Simple Antennas for the Hawaii Island Amateur Radio Operator--a continuing series of personal observations

It's been awhile since I jotted down a few notes about antennas.  This is one of those cases where "one should be careful about what you wish for."  Until March, most of Hawaii Island was gripped in an extended drought which began 3 years ago.  Although West Hawaii (including Kailua-Kona) has been struggling with a prolonged dry spell for several years, those of us living on the windward usually received sufficient trade wind showers to stave off any water shortages.  Until March, many East Hawaii residents got by with diminished water supplies, hoping that the weather would change.  March has turned out to be quite wet on the windward side, with rain totals in Hilo exceeding 25 inches for the month.  All of this moisture was accompanied by strong 20 to 30 mph winds, mudslides along major highways, and several power outages.  As April Fool's Day approaches, the weather is improving and only scattered showers will herald the arrival of our spring season.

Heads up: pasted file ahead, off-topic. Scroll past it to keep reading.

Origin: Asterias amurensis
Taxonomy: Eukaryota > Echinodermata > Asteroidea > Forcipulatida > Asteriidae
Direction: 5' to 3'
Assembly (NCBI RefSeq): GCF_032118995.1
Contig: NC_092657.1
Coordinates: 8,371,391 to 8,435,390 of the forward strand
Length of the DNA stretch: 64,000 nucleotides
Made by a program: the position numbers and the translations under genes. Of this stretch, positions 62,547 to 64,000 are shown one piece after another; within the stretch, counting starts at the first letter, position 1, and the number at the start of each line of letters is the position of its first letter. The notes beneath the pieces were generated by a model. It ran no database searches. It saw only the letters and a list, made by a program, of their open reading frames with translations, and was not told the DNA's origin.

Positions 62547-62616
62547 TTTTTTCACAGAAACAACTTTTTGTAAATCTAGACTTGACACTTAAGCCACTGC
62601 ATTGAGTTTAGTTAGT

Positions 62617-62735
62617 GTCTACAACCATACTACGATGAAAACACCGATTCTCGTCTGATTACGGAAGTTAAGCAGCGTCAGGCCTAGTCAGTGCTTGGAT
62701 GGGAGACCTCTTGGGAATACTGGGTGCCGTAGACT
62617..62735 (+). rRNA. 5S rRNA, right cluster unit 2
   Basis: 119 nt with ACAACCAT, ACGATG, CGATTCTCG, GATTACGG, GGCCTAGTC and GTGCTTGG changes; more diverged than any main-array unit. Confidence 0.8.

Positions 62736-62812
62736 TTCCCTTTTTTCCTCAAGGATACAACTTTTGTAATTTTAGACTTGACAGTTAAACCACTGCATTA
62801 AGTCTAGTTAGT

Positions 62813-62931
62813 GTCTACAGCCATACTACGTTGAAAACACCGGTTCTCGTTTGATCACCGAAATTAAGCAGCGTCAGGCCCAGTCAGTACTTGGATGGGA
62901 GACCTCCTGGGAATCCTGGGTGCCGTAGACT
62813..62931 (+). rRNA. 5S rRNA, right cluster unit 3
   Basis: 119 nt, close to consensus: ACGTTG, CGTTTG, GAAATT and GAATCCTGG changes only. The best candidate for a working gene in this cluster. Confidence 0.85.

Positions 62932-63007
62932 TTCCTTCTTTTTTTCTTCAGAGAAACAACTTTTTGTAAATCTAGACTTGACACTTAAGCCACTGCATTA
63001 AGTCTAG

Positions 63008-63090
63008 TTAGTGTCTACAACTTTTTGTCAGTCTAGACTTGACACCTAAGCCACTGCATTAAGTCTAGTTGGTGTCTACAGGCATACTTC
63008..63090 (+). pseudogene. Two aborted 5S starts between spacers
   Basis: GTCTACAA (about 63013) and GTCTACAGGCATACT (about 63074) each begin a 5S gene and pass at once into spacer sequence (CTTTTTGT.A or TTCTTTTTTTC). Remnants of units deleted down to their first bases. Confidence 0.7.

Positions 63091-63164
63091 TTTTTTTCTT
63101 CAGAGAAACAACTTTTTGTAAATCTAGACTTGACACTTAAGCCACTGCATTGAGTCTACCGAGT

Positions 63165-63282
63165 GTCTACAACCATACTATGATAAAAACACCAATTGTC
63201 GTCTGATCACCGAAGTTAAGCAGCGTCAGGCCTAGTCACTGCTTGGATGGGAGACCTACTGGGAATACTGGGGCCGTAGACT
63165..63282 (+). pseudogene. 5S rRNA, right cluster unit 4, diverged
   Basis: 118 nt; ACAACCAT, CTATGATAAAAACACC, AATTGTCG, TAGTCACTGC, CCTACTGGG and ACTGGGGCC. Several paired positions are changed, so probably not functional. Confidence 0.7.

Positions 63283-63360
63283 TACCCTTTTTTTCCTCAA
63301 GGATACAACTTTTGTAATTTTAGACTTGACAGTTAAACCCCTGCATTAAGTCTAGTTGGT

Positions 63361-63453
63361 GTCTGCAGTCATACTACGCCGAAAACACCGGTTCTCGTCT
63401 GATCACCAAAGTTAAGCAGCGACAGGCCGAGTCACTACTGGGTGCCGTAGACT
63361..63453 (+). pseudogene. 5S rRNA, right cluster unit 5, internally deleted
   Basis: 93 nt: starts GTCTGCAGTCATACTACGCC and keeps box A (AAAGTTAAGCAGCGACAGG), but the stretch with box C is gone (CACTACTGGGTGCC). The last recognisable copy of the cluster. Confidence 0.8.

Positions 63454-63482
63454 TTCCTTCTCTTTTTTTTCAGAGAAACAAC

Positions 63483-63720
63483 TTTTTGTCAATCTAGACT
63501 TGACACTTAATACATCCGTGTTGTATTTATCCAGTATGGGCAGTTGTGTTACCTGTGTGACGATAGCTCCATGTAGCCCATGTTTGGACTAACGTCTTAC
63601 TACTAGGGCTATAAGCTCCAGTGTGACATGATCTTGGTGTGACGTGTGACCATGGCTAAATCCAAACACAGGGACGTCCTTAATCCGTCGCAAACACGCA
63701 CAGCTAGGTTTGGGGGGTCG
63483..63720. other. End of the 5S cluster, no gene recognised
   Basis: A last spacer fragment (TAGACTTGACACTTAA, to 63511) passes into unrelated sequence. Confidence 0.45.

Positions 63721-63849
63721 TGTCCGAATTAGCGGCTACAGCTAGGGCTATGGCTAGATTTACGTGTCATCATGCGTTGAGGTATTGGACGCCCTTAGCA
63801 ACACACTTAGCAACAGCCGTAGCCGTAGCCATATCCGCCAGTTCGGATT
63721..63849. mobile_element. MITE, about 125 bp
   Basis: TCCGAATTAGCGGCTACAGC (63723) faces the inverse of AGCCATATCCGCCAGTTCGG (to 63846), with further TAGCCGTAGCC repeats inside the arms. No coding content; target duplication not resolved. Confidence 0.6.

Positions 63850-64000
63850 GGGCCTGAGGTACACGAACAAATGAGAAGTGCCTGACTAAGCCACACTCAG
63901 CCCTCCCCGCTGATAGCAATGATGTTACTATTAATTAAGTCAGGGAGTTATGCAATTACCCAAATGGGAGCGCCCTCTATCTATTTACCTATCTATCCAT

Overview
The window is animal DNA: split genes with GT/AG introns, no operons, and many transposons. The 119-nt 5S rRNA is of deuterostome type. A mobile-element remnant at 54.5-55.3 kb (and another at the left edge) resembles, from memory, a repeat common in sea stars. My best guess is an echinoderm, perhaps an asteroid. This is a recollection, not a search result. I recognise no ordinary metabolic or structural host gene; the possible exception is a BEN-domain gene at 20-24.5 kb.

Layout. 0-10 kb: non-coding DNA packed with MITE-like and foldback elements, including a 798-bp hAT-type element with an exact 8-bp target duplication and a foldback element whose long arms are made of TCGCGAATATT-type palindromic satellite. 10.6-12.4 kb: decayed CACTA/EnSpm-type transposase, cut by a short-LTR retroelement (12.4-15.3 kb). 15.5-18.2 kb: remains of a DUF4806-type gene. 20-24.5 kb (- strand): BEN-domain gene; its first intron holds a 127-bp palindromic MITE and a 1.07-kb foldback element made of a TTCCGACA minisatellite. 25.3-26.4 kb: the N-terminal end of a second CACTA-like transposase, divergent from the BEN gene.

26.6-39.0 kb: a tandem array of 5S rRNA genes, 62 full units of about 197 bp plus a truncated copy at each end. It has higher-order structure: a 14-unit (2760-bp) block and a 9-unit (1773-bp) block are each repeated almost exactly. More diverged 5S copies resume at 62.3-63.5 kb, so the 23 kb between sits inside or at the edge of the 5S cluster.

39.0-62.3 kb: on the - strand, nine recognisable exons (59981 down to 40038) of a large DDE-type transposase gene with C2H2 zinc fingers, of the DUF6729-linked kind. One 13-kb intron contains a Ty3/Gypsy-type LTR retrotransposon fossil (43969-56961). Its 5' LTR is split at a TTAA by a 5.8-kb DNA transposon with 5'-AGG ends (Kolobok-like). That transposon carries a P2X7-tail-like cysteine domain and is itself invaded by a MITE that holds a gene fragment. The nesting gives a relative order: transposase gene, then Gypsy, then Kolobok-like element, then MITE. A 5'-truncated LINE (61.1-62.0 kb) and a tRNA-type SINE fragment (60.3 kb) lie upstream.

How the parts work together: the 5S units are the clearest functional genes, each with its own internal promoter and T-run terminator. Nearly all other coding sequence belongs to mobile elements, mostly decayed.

During the past few weeks, heavy rains and windswept branches have damaged most of my verticals (40-meter inverted vee and the 20-meter vertical dipole).  Fortunately, the 40-meter loop under my home served as an excellent emergency antenna, especially for monitoring local hf nets.  The loop pushes a good signal out to 300 miles or so, just enought to cover the islands from Hilo to Lihue, Kauai.  I will be restringing the wires on the vee and the vertical dipole--a task that will occupy a few days with my current teaching schedule.

Meanwhile, I've been able to erect a simple vertical that keeps me on the air.  I have a large tree on the border of my rental lot which serves as the terminus of a 135-foot "long wire" I shot over the tree with a slingshot.  The wire is attached to my Drake MN-4, with a counterpoise connection to the 40-meter loop under the house.  I also have the ground lug of the MN-4 connected to a small radial field in the yard (three, 33-foot radials laid out on the ground).  So far, this crude system works and I get no rf in the shack.  The efficiency of this "skyhook" is probably poor, but I do get out and I do get some moderate DX (Japan, Korea, Philippines, and sometimes Europe).  I can work 80 through 10 meters with 10-20 watts from the old Swan 100-MX (cw).  This "lashup" antenna will serve my immediate needs until the other verticals are rebuilt and erected.  Never a dull day at the radio ranch.

Have a good weekend!  It could be worse--I could be organized.

Aloha es 73 de KH6JRM
Laupahoehoe, Hawaii--BK29jx15.


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